Your principal supports STEM education, and bought you a 3D printer for your classroom. You know 3D printing is being used everywhere from manufacturing to dentistry, biology to hobbyists, gaming to television… and this is the tip of the ice berg. You are excited about the possibilities, but aren’t sure exactly where this fits into your classroom.
Don’t worry – we’re here to help!
If you are looking to incorporate 3D printing into your K-12 classroom, but aren’t sure how to go about it, we have designed quick tips for you. These resources are designed to help you successfully incorporate 3D printing into your classroom.
8 Best Practices for Classroom 3D Printing
1. Perfect for Design and Engineering Class – If you teach a CAD class, a 3D printer is a home run for your classroom. Your students will be able to apply engineering skills in a real and tangible way.
2. 3D Printing Fits in Other Classes Too! – Have you thought about the ways you could use 3D printing in math class? How about Geography, History or Art? This article by 3DPrint.com explores the ways 3D printing can be utilized in ways you may not have considered.
3. Design, Design, Design – Design programs range in power and capability. Tools like Google SketchUp and Design 1-2-3 are free programs that help you create .STL files. There are also cost-effective programs like Solidworks, an industry-recognized program that provides special educator discounts; and Maker’s Empire which is an elementary specific design program. Need help choosing the right program for the grade level you are teaching? Moss Education Specialists are available to assist.
4. Borrow Existing Designs – Resources are available from websites like Thingiverse, which has thousands of open source .STL files appropriate for your classroom.
5. Technology for All Grade Levels – 3D printing technology is appropriate for every grade level, but students at different ages approach the technology differently. Elementary students look at the fun of seeing their designs come to life, where high school students think more critically about their designs and use 3D prints as part of the design and engineering process. Same technology with age appropriate applications and reactions.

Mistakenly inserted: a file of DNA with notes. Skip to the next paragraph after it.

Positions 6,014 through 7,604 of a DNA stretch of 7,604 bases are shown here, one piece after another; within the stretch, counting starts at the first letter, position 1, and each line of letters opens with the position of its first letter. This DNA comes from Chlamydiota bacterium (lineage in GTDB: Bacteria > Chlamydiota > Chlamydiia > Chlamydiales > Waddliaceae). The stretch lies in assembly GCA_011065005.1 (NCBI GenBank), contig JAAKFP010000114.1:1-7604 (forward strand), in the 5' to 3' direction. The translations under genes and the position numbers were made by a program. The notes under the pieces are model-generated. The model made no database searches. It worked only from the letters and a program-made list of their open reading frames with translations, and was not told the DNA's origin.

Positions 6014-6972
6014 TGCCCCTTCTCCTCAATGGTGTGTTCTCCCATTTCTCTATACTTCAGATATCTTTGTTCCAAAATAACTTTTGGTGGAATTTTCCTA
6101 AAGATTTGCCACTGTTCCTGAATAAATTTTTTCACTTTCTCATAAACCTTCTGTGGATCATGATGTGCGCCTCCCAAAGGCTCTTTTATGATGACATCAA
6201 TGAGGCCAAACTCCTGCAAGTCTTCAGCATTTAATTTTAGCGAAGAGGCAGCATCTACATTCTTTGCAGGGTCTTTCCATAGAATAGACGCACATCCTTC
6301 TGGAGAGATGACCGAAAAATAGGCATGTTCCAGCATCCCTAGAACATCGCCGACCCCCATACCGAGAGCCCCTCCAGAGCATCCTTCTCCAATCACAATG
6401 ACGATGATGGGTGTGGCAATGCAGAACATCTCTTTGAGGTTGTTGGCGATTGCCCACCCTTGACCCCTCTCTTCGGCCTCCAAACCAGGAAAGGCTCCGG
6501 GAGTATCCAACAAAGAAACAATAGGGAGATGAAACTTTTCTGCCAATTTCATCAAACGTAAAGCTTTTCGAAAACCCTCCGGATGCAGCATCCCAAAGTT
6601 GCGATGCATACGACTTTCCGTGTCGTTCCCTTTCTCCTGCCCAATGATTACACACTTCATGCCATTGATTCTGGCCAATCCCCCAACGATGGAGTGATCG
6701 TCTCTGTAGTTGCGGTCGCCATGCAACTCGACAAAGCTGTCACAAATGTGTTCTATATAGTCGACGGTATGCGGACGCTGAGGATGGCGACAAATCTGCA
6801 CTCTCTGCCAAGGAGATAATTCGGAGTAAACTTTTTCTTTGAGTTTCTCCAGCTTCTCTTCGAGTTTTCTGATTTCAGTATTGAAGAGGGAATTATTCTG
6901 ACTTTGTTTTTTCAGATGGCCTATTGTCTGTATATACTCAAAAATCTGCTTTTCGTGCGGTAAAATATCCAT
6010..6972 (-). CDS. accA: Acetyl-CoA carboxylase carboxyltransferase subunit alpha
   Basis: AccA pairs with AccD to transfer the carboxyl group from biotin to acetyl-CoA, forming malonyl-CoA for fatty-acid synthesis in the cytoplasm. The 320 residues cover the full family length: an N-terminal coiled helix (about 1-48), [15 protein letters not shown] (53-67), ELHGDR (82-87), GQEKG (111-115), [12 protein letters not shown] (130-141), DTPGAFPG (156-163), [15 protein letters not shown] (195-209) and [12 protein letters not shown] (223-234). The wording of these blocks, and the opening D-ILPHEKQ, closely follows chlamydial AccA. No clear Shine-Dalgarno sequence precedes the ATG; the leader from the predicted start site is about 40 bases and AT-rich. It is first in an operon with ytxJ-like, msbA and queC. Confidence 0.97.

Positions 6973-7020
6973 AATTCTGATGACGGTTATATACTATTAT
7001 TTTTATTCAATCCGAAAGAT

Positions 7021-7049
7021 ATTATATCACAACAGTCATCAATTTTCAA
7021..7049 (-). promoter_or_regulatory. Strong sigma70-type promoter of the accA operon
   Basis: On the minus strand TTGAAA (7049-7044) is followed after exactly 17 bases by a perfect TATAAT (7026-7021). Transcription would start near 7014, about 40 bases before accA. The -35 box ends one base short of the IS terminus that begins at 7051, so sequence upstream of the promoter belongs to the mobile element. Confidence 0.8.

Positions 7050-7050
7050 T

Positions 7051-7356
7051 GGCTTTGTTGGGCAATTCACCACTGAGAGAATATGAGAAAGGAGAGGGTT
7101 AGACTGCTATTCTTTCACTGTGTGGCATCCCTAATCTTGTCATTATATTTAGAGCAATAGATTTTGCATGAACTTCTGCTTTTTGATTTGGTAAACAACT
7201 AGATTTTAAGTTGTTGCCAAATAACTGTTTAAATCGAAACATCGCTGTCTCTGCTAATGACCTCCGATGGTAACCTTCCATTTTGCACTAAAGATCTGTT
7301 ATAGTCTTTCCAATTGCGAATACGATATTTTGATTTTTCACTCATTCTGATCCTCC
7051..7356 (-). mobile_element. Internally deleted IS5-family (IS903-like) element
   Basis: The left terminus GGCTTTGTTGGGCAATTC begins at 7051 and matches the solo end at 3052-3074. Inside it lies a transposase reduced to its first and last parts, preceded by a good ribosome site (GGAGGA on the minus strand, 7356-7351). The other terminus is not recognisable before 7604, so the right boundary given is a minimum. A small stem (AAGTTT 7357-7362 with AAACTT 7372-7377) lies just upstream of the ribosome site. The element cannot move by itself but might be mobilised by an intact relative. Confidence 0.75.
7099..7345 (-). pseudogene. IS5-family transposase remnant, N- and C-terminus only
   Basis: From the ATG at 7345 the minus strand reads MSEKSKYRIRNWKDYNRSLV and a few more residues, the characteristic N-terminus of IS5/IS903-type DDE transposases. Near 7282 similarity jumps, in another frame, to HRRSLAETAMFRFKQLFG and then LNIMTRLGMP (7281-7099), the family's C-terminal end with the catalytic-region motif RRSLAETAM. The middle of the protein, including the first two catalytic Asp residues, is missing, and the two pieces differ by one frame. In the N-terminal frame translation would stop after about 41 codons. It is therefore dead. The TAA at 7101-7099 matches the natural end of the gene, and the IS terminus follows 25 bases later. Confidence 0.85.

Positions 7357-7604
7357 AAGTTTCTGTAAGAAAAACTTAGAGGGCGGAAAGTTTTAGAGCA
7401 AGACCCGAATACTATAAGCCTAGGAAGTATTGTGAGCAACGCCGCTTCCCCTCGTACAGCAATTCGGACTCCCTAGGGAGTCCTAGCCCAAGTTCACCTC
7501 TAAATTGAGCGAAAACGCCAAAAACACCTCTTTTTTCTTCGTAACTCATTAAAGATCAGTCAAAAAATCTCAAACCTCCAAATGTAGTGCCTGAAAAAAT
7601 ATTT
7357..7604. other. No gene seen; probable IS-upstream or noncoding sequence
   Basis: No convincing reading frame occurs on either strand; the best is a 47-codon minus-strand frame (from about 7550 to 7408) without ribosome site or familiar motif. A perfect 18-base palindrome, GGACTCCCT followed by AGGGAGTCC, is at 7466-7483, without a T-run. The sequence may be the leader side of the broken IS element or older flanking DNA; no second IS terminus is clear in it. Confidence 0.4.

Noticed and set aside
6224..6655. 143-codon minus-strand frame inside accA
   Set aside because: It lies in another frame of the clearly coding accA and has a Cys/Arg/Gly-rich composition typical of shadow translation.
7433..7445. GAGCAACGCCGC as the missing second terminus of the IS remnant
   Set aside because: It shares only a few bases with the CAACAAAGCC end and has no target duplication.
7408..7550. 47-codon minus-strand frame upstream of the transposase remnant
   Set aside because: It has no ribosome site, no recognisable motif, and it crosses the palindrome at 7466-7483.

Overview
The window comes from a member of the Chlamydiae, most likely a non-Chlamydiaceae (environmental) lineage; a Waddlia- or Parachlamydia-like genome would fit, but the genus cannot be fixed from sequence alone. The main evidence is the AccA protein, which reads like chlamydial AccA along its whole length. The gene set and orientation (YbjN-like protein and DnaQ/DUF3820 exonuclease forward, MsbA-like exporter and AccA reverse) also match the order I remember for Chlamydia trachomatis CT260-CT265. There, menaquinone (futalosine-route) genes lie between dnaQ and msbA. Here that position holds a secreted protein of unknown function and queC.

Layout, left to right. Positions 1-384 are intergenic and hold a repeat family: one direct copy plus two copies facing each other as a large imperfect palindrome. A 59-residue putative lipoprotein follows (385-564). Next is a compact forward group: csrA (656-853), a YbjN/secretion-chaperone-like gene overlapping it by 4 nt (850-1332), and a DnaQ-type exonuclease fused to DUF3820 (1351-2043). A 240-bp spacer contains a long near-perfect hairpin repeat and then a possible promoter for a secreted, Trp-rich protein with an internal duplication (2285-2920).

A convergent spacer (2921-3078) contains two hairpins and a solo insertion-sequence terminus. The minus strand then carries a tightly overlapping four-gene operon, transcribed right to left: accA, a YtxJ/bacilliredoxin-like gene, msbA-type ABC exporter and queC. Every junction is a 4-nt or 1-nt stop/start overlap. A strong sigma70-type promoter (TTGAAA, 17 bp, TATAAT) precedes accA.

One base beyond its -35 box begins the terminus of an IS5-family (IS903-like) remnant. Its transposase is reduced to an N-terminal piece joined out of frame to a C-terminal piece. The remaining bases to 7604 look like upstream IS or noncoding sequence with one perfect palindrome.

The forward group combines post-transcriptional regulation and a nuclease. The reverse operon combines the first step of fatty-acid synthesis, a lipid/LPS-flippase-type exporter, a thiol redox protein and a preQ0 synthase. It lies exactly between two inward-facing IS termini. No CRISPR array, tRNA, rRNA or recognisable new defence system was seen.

6. Hands on Skills – 3D printing helps students develop critical thinking skills as they design, print and test.
7. Curriculum is available – Structured curriculum is often the key to success. Moss partners with Pitsco Education and Maker’s Empire to provide structured curriculum designed for K-12 education. When you purchase an Afinia printer through Moss, you are also eligible to receive a copy of 3DVinci.
8. Communities are Available – From LinkedIn to Facebook, there are groups available to help you collaborate. We've linked to some of our favorite groups that spark creativity, and promote conversation.
Need more tips to get you started? Download this eBook from Afinia, which shares success stories from educators from across the nation, teaching at all levels. Have you incorporated 3D printing in your classroom? Tell us your story in the comments section.
Entering its second century, the welding profession is maturing, with many employers requiring more exposure to robotic automation, advanced equipment, exotic materials, specialized code certification, theory, welding procedure specifications and more. With advances and specialization, there is a growing need for welders who understand more than how to hold a torch and join metal.
As a result, public, private and skilled trade schools at every level are developing new education programs to designed to deliver the workforce industry is demanding today to remain globally competitive. In parallel, the need for skilled welding instructors and appropriate curriculum is growing as workforce development partnerships take hold and federal and state grant funds become available.
7 Essential Components of a Successful Welding Program
1. Curriculum – A well-designed welding program will include curriculum that covers technique, industry trends, and introductions to the different areas of welding.